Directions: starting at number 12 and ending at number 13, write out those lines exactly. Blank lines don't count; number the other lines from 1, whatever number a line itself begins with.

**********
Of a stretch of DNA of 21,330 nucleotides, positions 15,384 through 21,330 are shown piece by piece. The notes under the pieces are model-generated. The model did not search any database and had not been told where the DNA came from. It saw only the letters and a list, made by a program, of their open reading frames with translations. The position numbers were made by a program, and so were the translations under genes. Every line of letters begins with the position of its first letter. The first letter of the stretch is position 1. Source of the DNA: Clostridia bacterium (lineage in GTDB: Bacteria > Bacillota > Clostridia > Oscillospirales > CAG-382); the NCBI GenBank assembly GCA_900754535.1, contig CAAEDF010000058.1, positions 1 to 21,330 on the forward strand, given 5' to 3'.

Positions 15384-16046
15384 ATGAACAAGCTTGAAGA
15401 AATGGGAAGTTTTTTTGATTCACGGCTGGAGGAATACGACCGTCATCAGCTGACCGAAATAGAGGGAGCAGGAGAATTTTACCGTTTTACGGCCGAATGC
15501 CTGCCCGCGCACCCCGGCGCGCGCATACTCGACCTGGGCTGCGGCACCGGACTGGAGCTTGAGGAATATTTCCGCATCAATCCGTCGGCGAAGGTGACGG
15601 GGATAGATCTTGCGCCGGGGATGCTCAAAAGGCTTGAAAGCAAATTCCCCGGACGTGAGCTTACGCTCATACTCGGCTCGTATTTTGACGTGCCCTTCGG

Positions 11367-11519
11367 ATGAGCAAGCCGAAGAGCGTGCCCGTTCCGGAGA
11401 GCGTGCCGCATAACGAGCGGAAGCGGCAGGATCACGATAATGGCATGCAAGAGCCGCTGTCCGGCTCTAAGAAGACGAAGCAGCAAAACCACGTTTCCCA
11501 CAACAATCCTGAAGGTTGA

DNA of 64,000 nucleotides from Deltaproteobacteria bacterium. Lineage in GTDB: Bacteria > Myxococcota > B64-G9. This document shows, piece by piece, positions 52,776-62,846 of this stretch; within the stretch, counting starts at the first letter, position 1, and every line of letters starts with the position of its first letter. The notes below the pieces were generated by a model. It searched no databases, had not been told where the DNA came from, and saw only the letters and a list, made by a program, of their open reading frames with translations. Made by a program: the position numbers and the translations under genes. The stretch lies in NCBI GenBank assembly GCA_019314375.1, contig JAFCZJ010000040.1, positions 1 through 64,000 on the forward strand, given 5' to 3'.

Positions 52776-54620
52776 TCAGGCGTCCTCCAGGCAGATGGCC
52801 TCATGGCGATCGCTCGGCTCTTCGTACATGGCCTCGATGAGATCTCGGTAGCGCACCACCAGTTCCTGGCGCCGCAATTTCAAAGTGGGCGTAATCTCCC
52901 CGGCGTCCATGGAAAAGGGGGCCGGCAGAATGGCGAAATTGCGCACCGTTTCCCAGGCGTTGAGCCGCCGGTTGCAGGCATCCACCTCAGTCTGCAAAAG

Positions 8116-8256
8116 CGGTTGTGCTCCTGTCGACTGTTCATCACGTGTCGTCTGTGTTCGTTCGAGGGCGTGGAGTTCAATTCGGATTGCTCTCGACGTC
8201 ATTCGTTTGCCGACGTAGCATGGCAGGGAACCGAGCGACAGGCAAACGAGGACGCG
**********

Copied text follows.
Positions 52776-54620
52776 TCAGGCGTCCTCCAGGCAGATGGCC